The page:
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With a deepening social crisis in Angola, the living conditions of thousands of migrants are getting worse.

The African country has been facing the effects of a political crisis and a severe drought that is impacting the southern part of the country. Unemployment affects about one third of the people, and more than half of the population lives in extreme poverty. Inflation has caused the food prices to increase 36 percent over the last year.

“If the situation is bad for everybody, for the refugees and immigrants it is even worse,” affirmed Brazilian-born Scalabrinian Sister Neide Lamperti, who has been working with immigrants in Angola for 11 years.

Lamperti said that there are about 55,000 immigrants and refugees in Angola, most of them undocumented and facing several restrictions on the ability work and receive government assistance.

More than 42 percent of them come from neighboring Democratic Republic of Congo. Some fled the province of Kasaï in 2016 and 2017 after a war broke out between a local militia and government forces, displacing over a million people, including more than 30,000 who went to Angola, particularly to the Lunda Norte province.

The Church played a central role in aiding those refugees during the peak of the war. Now that the conflict is over, about 9,600 Congolese remain in the area.

“About 6,000 of them have been settled in Lovua, and the others are living in urban areas and other provinces. A church is being built and a vicar was named to assist that community,” Lamperti said.

While those refugees received land to farm and are already selling their products, most of the Congolese living in Angola are enduring all kinds of hardship, Lamperti said.

“Without documents, immigrants and refugees are not able to go to a hospital, to obtain a school certificate, or to get a formal job,” she explained.

Most undocumented foreigners make a living by selling products on the street, but they are frequently subjected to police harassment.

“Officers often take their products from them, beat them up, and arrest them,” Lamperti said.

The COVID-19 pandemic has further complicated their situation, and the suffering is increasing.

Another immigrant community facing problems are Rwandans. Most of them live in Viana, in the Luanda metropolitan area. Since the war in Rwanda ended decades ago, their status as refugees is about to end.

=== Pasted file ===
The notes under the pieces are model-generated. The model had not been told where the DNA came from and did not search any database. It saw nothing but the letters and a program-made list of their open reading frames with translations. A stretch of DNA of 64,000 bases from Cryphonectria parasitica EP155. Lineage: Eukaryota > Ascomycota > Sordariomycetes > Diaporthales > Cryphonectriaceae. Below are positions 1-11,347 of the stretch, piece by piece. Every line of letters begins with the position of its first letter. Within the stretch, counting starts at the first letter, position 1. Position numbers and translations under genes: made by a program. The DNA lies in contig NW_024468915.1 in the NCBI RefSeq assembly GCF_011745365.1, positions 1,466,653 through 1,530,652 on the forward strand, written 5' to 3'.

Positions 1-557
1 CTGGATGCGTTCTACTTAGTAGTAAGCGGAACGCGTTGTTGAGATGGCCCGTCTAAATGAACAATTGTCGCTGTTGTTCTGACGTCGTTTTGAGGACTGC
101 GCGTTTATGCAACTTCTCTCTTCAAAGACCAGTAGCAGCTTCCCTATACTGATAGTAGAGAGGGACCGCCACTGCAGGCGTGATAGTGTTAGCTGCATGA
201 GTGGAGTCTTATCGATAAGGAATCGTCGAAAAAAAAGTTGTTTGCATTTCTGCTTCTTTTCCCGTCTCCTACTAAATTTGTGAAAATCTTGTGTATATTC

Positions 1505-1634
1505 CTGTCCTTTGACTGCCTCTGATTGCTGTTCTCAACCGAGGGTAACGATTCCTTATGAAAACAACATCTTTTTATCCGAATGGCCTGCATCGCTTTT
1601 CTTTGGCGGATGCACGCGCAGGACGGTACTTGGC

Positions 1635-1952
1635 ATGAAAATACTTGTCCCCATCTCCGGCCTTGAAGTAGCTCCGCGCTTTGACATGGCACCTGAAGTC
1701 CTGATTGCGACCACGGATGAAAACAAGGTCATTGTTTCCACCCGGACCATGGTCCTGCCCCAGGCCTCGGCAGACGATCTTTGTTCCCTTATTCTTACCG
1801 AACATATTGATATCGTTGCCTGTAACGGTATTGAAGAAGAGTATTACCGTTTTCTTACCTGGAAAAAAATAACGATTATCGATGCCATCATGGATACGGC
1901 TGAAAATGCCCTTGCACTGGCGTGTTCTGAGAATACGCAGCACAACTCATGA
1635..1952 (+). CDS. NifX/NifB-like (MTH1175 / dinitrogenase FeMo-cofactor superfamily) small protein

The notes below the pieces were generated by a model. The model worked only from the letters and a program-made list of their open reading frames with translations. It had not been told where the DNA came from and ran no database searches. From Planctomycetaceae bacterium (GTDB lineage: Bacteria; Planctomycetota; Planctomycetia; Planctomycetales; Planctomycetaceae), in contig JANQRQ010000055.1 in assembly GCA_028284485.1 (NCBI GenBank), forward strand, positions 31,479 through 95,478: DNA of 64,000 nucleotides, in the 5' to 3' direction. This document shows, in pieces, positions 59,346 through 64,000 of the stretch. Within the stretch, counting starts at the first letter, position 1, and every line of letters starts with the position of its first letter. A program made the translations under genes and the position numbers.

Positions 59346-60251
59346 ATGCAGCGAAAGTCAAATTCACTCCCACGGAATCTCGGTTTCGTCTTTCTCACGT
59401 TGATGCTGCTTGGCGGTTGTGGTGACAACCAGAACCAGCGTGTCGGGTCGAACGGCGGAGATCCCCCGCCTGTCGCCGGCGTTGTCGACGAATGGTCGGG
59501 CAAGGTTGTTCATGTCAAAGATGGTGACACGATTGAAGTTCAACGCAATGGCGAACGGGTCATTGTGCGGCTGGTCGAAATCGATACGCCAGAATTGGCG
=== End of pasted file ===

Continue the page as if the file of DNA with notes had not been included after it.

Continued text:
Lamperti said that they have been told that they will not be welcomed back to Rwanda, so they decided to stay in Angola.

“But they are not getting Angolan documents, so they are kept in a limbo,” she said.

The refugees’ children who were born in Angola also suffer due to the lack of documents. Middle schools require identification documents that the immigrants’ children cannot provide, so they have to end their studies at an early age. Those who manage to go still fail to receive a diploma when they graduate, so they are not able to go to the university or to get a job.

The Church’s network for the protection of immigrants and refugees has been distributing food kits and giving job training to immigrants and refugees, including sewing and hairdressing.

Sister Neide Lamperti also works with immigrant issues with the bishops’ conference, and frequently educates policemen on how to handle situations involving immigrants and refugees.

“Unfortunately, many policemen think that only because they wear a uniform they can humiliate the poor, especially foreigners,” she said.

The Angolan crisis has also been hard on thousands of people in the south of the country, especially in the provinces of Huíla, Cunene, and Namibe. About 20,000 people, most of them members of traditional populations and ethnic minorities, tried to flee the drought that has impacted the region since 2012 and went to neighboring Namibia.

“The government was alerted about the situation since the beginning, but nothing was done to minimize the effects of the drought. Now, people are starving in the region,” Father Jacinto Wacussanga told Crux.

Wacussanga heads two non-governmental organizations that work with the local peasants to find solutions to those affected by the drought. He has been a lonely voice over the past decade in calling attention to the humanitarian catastrophe in the zone, but no concrete measures have been taken.

“It is a fertile land. It certainly could be irrigated and kept productive,” he said.

Wacussanga has been welcoming at least 10 people daily at his mission who are on the way to Namibia.

“They hope to get some help there, given that here there is none,” he said.

Most of them are members of peoples who traditionally lived as pastoralists. Such groups would frequently trade their products with farmers as way of enriching their diet, but with the drought the whole traditional economic system has been affected.

At the end of 2021, Angola decided to establish a program to repatriate such immigrants and established a land settlement for them in Cunene province.

“The government wanted to show it still has power, but it managed to draw only 1,800 people back to Angola,” Wacussanga said.

“Many people in the region were desperate and went to the settlement when they knew the government had created it. Now all that people are living there with no support and facing hunger,” he said.

Wacussanga organized donation campaigns, but the funds he managed to collect are largely insufficient. He hopes to receive government aid and establish a community kitchen at his mission.

“We have also been struggling for the official acknowledgement of all those ethnic minorities, and for a law that establishes that the access to food is a human right,” he added.